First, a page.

By Angela Duckworth (2016)

Pages: 333, Final verdict: Should-read

Who is successful and why? Be it in the classroom, the sports arena or in the military, we've all encountered people who are "special", "natural" or "geniuses". Is success really defined by your I.Q and your innate abilities? Or can competence be fostered through a combination of passion and hustle?

McKinsey consultant turned teacher turned psychologist, Angela Duckworth practices what she preaches. And having received MacArthur “genius” fellowship for her work on the topic of this book, this is her own way of pouring her years of research and observation into a great essay on the power of will.

How gritty are you?

Grit, defined by Angela Duckworth as "passion and perseverance for long-term goals", can be seen everywhere.
And for Angela, her goal is clear: "use psychological science to help kids thrive". Doing that, as she points out earlier in the book, means rethinking our paradigm of what makes some of us excel in life.

By breaking those barriers of social acceptance that told us talent and IQ are the sole definers of success, Angela dug into the research and interviewed world class athletes, musicians, entrepreneurs, and "geniuses". Her theory is simple: Yes, talent is important ("You can't teach height" is a famous saying in the basketball world). But Angela believes talent falls short of explaining achievement. In fact, in the algorithm of human achievement, "effort counts twice":

  1. Talent * effort = skill
  2. Skill * effort = achievement

Enters the grit scale. Throughout the book, Angela shares with us how thousands of Americans have helped her assess the impact grit has on the way we overcome obstacles, persevere, and stick to our objectives. And consistently, the better people score on the grit scale (go ahead, give it a try), the more likely they are to finish high school, graduate from West Point Academy and be happy. The best part? Grit, can also be learned and fostered through effort and dedication (#gritinception).

"I wrote it (this book) because what we accomplish in the marathon of life depends tremendously on our grit - our passion and perseverance for long-term goals" - Angela Duckworth

A better, grittier world

Grit is much more than the theory why some of us thrive, sometimes against all odds. The greater part of the book revolves around what we can do to "grow grit". How can we do that? In Angela's eyes, we can either get it from the inside out or from the outside in.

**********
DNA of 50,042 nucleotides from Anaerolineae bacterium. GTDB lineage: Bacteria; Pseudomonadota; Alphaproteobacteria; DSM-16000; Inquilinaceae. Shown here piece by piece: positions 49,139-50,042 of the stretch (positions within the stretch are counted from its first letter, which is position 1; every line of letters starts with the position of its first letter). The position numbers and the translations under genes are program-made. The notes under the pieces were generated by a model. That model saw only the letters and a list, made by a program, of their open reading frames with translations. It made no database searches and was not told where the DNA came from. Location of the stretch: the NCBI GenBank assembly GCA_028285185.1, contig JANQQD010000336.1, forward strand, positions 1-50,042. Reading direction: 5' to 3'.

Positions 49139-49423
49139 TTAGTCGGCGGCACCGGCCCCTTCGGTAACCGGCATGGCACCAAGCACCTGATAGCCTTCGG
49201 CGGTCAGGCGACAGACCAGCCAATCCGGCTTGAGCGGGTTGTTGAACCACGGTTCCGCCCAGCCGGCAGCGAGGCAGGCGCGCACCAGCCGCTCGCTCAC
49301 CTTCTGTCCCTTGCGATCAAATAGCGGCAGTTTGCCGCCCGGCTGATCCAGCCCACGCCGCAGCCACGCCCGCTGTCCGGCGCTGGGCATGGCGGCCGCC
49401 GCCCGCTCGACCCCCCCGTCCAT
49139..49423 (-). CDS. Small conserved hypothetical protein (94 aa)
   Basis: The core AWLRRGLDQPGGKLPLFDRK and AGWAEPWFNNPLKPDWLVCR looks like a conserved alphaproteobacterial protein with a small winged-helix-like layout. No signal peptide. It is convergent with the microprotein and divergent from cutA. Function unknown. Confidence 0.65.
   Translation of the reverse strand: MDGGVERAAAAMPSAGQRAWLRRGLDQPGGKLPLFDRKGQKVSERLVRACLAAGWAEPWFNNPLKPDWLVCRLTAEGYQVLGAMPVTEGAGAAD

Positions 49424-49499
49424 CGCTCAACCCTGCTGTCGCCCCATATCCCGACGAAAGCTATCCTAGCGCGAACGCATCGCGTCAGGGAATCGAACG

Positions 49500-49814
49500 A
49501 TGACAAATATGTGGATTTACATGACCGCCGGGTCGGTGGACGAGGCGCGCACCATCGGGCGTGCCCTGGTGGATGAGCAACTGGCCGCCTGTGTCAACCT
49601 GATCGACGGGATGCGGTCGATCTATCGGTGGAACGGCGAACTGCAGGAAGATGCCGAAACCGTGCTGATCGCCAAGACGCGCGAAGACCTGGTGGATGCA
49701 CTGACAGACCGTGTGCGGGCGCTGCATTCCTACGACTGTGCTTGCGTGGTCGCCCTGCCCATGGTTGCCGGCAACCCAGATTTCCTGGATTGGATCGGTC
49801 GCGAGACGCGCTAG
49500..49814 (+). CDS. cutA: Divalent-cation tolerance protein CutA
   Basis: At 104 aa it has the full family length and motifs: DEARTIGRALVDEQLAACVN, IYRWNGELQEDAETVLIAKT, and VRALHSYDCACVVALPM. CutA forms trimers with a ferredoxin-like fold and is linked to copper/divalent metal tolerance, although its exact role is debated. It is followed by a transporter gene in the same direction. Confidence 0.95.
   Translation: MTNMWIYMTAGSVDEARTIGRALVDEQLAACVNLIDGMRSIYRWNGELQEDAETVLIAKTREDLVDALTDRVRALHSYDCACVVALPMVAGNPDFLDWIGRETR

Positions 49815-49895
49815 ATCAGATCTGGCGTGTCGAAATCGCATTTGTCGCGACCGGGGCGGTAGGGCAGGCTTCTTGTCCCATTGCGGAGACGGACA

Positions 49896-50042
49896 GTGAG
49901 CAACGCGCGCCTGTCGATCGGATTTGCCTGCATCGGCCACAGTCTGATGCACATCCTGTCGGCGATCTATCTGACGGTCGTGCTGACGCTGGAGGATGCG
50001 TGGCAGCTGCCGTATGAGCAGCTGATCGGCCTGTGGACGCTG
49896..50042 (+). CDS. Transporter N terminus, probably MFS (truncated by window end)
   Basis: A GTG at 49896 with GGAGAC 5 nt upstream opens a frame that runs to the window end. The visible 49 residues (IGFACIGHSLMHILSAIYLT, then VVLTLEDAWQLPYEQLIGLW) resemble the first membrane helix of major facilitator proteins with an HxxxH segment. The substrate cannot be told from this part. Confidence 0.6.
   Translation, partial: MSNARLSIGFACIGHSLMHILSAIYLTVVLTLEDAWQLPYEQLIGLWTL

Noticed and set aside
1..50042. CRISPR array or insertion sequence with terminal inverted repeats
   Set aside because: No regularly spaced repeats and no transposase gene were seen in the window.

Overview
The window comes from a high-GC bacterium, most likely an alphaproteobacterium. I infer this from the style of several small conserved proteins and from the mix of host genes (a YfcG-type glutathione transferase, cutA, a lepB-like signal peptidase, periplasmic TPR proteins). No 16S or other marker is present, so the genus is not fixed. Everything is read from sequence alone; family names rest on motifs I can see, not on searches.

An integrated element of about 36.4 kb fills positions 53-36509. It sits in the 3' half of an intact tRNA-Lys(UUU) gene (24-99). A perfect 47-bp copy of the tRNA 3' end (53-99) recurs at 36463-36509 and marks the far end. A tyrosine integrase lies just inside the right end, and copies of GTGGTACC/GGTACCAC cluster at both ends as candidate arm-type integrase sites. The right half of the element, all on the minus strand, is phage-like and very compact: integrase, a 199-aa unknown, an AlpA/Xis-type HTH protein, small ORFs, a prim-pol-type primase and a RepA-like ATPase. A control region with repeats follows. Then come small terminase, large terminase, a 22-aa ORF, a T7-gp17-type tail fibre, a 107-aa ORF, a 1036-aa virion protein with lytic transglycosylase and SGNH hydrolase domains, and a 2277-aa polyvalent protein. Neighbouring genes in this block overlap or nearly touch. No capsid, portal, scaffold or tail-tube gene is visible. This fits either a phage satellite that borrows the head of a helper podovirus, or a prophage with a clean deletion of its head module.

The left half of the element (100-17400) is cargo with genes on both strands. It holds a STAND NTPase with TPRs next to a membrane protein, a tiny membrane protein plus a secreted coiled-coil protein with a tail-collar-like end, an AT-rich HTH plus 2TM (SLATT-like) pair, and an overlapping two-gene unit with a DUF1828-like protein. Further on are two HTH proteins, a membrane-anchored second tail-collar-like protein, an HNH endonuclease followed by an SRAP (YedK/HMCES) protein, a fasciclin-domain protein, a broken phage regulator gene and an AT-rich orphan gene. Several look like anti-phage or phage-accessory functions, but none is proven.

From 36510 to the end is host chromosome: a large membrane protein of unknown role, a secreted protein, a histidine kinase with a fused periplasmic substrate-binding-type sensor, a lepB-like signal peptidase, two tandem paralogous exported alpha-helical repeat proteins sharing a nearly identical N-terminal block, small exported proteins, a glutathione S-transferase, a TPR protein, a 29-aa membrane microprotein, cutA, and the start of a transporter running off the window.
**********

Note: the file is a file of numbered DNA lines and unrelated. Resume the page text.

The interest in understanding the skills which lead to achievement is far from new. In Grit, Angela builds on work all the way from ancient Greece to the current days, piggybacking on the "10 000 hour rule" made famous by Malcolm Gladwell, the growth mindset of Carol Dweck, the "Flow" by Mihaly Csikszentmihalyi, and more.

And through that rhapsody of the pursuit of excellence, grit is said to be achieved through the combination of:

  • Interest: The nº1 advice you'll hear from commencement speeches, self-help books and shi**y motivational coaches is to "follow your dream". But finding our dream, passions, the ultimate goal is a different story. Among other practices, Angela shows us how passion generally sprouts from interest each of us has, and it is much more of a discovery process than and enlightenment moment.

  • Practice: In the chapter that I loved the most, we explore how a disciplined, goal-oriented effort to be better (deliberate practice) is the key to turning talent into achievement.

  • Purpose: You cannot sustain interest and practice without a purpose. How can you turn your interest into a life mission?

  • Hope: How do you face adversity? Can you get up after a beat down? What do you tell yourself to remain motivated in adversity? As rational and mission oriented we might be, "Hope" explores how grit takes belief, optimism and Carol Dweck's definition of a growth mindset.

The other end of the spectrum involves surrounding ourselves with people who are grittier than us, and who can inspire us to embrace the challenge and try harder. In this section, the tables turn as we learned how research is teaching us that external stimuli from extra-curricular activities, coaches, mentors and parents can have a lasting impact in how gritty (and successful) we become.

In the end, Angela shares with us a few ways in which she is raising a gritty household with her two daughters. As one example, at the Duckworth house, extra-curricular activities must be endured for at least 2 years before quitting... that's something you don't see every day.

Bottom line

Grit is one of the best books I’ve read this year. Similar to other best-selling authors on human psychology like Adam Grant or Carol Dweck, Angela Duckworth’s comprehensive and empathetic study of grit is sure to inspire you to reflect on how hard you are working to achieve your goals.

And even tough I sometimes felt that the book was returning to very similar examples too often, I enjoyed reading the many studies and examples conducted wildly different settings, from West Point Academy to the National Spelling Bee.

Grit is surely one to keep on your bookshelf, under the subject of "Pick up once and a while". And if you've never really read much about the psychology of achievement, then Grit is a no-brainer. Well, even if you have, get it too. Inspiration does not come often, and Angela's stories and theory are not to be missed out on.

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